The counter-intuitive way to bust out of a rut
Friday, August 05, 2016
Posted by: Barbara Francella
By Christy Consler
Whether it’s keeping on an extra 10 pounds, tolerating a bad relationship or putting up with a soul-sucking job, chances are you’ve been stuck in a rut at some point in your life — with no clear idea how to get out of it.
When you’re down in the trenches, it can feel like you’re literally stuck in the muck, unable to lift yourself out of the situation and get to higher ground. In simple terms, our beliefs guide our behaviors, and our behaviors determine our outcomes.
Related: Escape these 7 thinking traps
Inertia sets in, and we get used to the frustrating situation. Maintaining the status quo, however unpleasant the effects, can seem preferable to change.
“Progress is impossible without change, and those who cannot change their minds cannot change anything.”— George Bernard Shaw
What keeps us stuck in situations that we know don’t serve us? You might be surprised to know it’s your good intentions. Stick with me for a minute while I explain.
As human beings, we have an inherent need for safety, love and belonging. These conditions are crucial for our long-term survival. So, we will do whatever we can to protect ourselves against any threats to safety, love or belonging -- even if it means repeating unhealthy patterns or putting up with frustrating situations. None of this process is really conscious.
Our primitive brain, or “critter brain,” thinks in pretty black-and-white terms. Its sole concern is survival. It knows that even though you might be miserable, you have survived your current situation and that alone means it’s done its job. Your more highly evolved cortex, however, logically knows that staying stuck is not serving you and it has bigger visions for you. It also creates thoughts about being stuck. And your limbic system, which governs emotions, mediates and makes meaning of your situation —whether it be frustration, anger at yourself, a belief it can’t get any better or something similar.
If you’re not careful, you can stay stuck in this cycle — sometimes for years. But here’s a way to bust out of the rut you find yourself in:
First, fully accept where you are.
Acknowledging the current situation will allow you to move beyond it. When we deny the present state even exists, we are not prepared to move beyond it. Fear and shame often prevent us from taking an honest look at our present state.
Appreciate that you were taking care of yourself.
Understand there are very good reasons why you are stuck in this pattern. Your behaviors served a purpose at some point to keep you safe — there was positive intent there.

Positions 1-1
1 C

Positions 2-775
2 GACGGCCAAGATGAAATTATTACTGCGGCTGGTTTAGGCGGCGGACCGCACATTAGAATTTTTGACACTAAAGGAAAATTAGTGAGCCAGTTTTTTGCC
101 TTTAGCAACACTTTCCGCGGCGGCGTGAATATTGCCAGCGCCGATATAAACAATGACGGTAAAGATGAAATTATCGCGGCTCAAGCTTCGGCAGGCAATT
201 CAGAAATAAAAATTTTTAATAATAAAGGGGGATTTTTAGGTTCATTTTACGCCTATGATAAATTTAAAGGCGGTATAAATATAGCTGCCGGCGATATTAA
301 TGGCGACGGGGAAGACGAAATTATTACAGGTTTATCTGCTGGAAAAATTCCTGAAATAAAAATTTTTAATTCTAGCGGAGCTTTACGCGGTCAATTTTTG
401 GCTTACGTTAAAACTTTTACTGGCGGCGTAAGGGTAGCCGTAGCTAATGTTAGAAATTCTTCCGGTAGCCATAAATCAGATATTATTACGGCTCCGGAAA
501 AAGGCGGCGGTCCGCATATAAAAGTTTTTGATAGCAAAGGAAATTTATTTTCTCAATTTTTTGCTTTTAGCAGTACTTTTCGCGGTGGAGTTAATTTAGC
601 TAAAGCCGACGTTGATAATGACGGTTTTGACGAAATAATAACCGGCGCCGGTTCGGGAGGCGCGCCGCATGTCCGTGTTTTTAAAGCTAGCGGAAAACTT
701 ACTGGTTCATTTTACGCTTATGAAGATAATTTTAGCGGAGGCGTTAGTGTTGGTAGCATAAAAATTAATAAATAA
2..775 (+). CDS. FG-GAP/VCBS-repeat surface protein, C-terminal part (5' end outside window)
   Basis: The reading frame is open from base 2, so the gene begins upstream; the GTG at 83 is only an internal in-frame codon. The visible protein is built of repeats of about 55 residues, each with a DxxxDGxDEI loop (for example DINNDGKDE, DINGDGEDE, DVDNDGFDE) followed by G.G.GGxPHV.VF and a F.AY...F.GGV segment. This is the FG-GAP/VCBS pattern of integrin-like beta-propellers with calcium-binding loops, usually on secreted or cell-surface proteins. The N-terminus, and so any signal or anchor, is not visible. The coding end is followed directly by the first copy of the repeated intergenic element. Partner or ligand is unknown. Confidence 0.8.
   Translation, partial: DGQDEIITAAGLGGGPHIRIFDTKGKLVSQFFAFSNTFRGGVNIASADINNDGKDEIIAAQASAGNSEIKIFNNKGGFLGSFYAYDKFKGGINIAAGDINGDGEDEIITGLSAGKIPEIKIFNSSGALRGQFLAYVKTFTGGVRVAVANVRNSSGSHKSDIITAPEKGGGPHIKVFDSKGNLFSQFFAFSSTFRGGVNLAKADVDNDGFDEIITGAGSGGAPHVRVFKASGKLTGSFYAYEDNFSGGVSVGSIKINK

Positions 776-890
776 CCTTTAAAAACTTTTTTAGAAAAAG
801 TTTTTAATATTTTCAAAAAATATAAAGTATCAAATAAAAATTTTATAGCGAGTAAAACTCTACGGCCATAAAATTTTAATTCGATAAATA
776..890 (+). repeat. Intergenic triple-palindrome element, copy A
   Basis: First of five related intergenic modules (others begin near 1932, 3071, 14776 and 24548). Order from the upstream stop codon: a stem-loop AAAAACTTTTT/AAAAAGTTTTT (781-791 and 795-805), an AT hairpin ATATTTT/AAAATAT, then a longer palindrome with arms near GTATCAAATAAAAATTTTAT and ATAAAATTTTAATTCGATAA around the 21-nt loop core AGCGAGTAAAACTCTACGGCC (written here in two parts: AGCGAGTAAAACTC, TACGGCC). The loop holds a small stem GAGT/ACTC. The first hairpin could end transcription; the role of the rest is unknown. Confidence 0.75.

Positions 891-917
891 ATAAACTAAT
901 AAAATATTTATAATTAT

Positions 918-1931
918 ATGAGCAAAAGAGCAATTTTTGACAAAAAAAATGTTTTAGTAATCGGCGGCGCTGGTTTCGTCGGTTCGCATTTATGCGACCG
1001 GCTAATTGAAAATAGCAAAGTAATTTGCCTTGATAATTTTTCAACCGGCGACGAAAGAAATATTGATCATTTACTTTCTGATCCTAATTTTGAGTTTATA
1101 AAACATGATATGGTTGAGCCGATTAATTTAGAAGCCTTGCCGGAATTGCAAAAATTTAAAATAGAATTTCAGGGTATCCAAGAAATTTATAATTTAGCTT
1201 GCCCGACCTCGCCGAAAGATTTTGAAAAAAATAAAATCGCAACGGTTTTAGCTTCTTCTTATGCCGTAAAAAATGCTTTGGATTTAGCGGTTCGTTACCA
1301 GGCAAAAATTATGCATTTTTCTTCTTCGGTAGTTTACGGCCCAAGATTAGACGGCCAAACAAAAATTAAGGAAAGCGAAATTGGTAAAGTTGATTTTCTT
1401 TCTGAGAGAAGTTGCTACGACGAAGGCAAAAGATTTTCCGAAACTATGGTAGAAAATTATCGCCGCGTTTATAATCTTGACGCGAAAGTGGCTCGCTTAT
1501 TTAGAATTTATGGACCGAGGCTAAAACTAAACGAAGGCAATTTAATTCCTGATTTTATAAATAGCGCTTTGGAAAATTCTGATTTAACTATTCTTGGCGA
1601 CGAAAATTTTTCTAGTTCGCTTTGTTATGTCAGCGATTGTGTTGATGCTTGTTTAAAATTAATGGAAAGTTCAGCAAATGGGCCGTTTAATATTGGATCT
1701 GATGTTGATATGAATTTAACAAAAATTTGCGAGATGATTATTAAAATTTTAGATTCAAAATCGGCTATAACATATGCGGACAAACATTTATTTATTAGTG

Identify the underlying fear you have.
What were you working to protect yourself from? For example, if you stay stuck in a job that wears you down, perhaps your concern is to ensure you support your family and you fear that if you moved to a different company, you might not succeed and your family’s very survival would be threatened. This sounds extreme, but those basic underlying fears and beliefs drive our behavior far more than we realize.
Try on other beliefs that could serve you better.
When you open up to different possible interpretations and beliefs, you gain access to far more choices and actions to move yourself forward. In the job example, you could look to others who have made a switch to a new company and see that they have been successful, so it is certainly possible. You could try on the belief that you’ve always been successful in supporting your family, and therefore you can trust yourself to do whatever it takes in any situation to ensure that continues. You could try on the belief that when you grow and thrive, your family does. Aim to generate at least three to five new possible beliefs about your situation. That loosens the hold our old belief has on us.
Choose the belief that makes you feel most excited and hopeful.
Begin to notice evidence the belief is true. Continuing our example, you could make a list of former colleagues who are at new employers and reach out to find out how they are doing. Ask them about their new situation and how they made the move. Think of all the people you know who switched jobs and are as well as, or better off, than they were before. Recognize there is evidence of this all around, and it’s possible for you as well.
Take consistent, small steps toward your goal and go easy on yourself.
Remember, shame and guilt are clever ways to keep yourself stuck in a situation your critter brain knows is survivable.
There is a reason why the phrase “Change is hard” is cliché — it’s true! Now we know there are well-intentioned, deep-seated reasons that change is hard. Getting support from others, whether it’s a friend, family member, colleague or coach, is crucial to keeping up your momentum and morale.
Changing your beliefs can literally change your life. What you are capable of is astounding.
Christy Consler is founder and CEO of Sustainable Leadership Advisors Inc., dedicated to creating a more sustainable future through the development of leaders driven by performance, passion and purpose. She previously served as senior vice president, human resources and corporate sustainability for Jamba Juice and, earlier in her career, Safeway's first vice president of sustainability and vice president of leadership development and planning.
Views expressed in blogs, posts and user comments are those of the authors and do not necessarily reflect the opinions of the Network of Executive Women or its Officers, Board members and corporate partners.
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